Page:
Ensuring continued access to Indian medicine poorer sections of Indian society – Traditional Knowledge And World Intellectual Property Law

Jennifer Anne Blaylock
Rina Elster Pantalony
Copyright, Legal Issues and Policy H72.1804
December 16, 2008

Traditional Knowledge And World Intellectual Property Law […]

TK [Traditional Knowledge] policies ideally benefit indigenous populations by protecting their specialized knowledge from exploitation by third parties. However, TK can be protected and monetized in ways that are detrimental to the original TK. Maarten Bode in the article “Taking Traditional Knowledge to the Market: The Commoditization of Indian Medicine” discusses how traditional medicinal information was exploited by Indian manufactures. The Indian government allowed a certain category of Ayurvedic and Unani medicines, called “Patent & Proprietary Medicines,” to be packaged as Ayurvedic and Unani medicines if they can prove that their ingredients are actual Ayurvedic and Unani ingredients.[1] The manufacturing processes of these products are not regulated by traditional practices, so they often take the form of pills and other western style medicines. […]

“The commoditization of Ayurvedic and Unani formulas threatens to rob the poorer sections of Indian society of access to Indian medicine because they cannot afford the relatively expensive Ayurvedic and Unani brands.”[3] Originally the government gave tax brakes to companies making Ayurvedic and Unani traditional medicines because they wanted to encourage the proliferation of traditional medicine, which at the end of colonialism was cheaper than other medicines and was a product of national pride. Here the marketing of TK has actually led to many companies abandoning the traditional methods of production often taking the ingredients of the traditional medicine out of the context of the traditional approach, which often requires life-style changes and personal empowerment in addition to the herbal tonics.[4]

Under international TK legislation these pharmaceutical companies would theoretically need to compensate indigenous populations for the use Ayurvedic traditional knowledge, but in this example, who is the indigenous population that owns this TK? These medicines have been in wide spread use throughout India for many years. Also, in this example the governmental control of when Ayurvedic and Unani TK can be advertised has not protected its misuse by Indian companies wanting to sell traditional medicines in a modern “quick-fix” method. The TK has been “modernized” and adapted in ways that may devalue the original TK. This is only one example of current TK type policies; how are other policies protecting indigenous peoples culture and their ability to continue to produce and refine their traditional knowledge assets?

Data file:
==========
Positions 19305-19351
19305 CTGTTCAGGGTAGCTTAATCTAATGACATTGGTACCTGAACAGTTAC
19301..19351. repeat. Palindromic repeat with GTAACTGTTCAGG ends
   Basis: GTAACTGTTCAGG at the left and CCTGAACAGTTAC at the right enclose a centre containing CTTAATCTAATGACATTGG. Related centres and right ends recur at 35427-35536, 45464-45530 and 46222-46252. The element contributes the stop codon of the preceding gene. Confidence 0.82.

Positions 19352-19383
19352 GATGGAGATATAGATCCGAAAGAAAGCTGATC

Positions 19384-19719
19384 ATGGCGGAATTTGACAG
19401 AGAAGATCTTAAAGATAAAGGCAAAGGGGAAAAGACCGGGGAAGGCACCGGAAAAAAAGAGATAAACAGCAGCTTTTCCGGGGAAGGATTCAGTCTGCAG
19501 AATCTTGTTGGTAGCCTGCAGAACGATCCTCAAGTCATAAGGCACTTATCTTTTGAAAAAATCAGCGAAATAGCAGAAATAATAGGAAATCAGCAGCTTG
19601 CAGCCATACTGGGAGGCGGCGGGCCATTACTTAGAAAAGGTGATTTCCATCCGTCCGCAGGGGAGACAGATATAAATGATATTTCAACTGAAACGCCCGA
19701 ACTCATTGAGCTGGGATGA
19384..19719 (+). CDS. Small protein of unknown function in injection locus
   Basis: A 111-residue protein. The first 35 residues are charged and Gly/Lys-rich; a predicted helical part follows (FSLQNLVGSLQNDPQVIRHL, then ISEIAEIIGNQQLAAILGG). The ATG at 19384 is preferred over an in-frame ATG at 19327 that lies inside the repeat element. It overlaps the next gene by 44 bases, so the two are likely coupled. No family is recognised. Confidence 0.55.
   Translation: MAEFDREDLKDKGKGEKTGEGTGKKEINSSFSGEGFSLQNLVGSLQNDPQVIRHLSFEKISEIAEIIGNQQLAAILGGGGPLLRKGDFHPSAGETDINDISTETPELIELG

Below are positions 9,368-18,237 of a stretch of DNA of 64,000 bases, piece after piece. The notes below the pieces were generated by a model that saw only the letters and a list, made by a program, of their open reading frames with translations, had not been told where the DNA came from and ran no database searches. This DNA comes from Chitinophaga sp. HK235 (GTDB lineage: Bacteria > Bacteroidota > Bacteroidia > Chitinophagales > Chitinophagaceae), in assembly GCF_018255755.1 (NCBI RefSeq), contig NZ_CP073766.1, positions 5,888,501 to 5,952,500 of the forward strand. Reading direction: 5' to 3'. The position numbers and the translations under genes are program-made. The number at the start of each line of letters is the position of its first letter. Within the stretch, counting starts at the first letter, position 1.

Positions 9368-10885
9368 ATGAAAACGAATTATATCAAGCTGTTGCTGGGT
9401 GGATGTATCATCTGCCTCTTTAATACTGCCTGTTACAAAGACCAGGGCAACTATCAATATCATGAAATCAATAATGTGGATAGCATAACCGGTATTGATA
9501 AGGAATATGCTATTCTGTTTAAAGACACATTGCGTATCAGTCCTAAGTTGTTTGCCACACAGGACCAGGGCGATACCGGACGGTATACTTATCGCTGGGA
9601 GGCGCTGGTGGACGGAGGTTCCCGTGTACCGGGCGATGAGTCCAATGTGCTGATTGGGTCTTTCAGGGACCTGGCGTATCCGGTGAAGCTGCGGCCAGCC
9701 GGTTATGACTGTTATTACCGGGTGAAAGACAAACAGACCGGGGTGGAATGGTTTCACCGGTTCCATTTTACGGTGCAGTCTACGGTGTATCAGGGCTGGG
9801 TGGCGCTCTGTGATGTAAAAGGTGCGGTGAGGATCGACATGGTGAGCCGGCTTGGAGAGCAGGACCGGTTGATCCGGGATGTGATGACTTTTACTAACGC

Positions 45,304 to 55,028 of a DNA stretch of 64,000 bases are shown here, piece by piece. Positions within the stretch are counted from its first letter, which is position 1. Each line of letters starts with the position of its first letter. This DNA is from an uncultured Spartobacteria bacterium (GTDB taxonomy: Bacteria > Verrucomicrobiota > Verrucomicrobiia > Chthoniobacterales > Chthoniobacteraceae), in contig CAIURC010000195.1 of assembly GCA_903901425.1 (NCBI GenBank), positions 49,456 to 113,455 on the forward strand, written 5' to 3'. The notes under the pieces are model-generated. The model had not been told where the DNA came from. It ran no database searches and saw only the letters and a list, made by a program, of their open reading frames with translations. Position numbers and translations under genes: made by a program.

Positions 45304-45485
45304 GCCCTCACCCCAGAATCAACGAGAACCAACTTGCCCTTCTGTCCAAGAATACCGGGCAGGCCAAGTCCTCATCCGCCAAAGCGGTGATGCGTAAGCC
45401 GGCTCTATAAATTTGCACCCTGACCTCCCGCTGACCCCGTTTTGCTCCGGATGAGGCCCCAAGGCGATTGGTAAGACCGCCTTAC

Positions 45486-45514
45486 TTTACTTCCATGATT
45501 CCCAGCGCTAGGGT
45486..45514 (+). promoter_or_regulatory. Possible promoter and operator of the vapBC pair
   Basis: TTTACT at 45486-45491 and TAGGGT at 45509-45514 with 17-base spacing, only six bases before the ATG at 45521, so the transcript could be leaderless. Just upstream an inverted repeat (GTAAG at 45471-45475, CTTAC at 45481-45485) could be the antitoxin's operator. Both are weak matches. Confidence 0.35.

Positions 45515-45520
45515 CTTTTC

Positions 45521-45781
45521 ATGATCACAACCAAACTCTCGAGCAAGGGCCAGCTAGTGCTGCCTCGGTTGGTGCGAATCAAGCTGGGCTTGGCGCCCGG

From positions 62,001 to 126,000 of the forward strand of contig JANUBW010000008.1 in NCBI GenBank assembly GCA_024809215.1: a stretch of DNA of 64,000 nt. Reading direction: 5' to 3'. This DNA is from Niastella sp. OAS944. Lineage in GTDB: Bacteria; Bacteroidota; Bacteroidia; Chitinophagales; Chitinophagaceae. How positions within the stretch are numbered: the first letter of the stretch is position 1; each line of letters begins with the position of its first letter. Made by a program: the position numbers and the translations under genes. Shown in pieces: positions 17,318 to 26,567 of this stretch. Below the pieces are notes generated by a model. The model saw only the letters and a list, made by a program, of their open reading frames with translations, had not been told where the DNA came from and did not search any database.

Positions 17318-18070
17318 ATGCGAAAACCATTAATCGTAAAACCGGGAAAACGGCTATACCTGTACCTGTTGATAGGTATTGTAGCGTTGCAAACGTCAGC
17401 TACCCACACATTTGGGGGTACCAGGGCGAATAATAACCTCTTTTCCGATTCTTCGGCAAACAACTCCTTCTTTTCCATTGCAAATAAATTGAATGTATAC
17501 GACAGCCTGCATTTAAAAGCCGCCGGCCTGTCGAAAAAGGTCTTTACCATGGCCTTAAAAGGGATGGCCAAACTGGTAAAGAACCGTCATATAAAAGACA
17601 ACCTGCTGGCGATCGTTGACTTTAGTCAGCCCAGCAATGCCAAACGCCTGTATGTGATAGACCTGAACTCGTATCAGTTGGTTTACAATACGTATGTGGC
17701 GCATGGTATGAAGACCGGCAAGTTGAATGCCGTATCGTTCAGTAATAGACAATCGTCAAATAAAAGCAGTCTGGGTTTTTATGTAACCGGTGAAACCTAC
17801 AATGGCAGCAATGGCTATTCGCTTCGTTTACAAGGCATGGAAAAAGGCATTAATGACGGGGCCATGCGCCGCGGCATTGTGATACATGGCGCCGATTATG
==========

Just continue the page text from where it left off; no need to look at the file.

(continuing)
To try to understand what TK polices have been developed and by which institutions, WIPO sponsored several surveys that looked into the practices and protocols of various countries in relation to IP and TK. Malia Talakai’s report, “Intellectual Property and Safeguarding Cultural Heritage: A Survey of Practices and Protocols in the South Pacific” gives some examples of how different cultural organizations in the South Pacific are using institutional policy to protect the TK of various indigenous populations. […]

Bibliography

Bode, Maarten. “Taking Traditional Knowledge to the Market: The Commoditization of  Indian Medicine.” Anthropology & Medicine. 13:3, December 2006: 225-236.

Source:  Jennifer Anne Blaylock – Traditional Knowledge And World Intellectual Property Law
Address : http://www.nyu.edu/tisch/preservation/program/student_work/2008fall/08f_1804_Blaylock_a2.doc
Date Visited: Sat Feb 23 2013 18:43:28 GMT+0100 (CET)

[Bold typeface added above for emphasis]

Maarten Bode, publications
Source: Dr Maarten Bode
Address : http://sma.socsci.uva.nl/staff/bode_pub.htm
Date Visited: Sat Feb 23 2013 19:27:42 GMT+0100 (CET)

 

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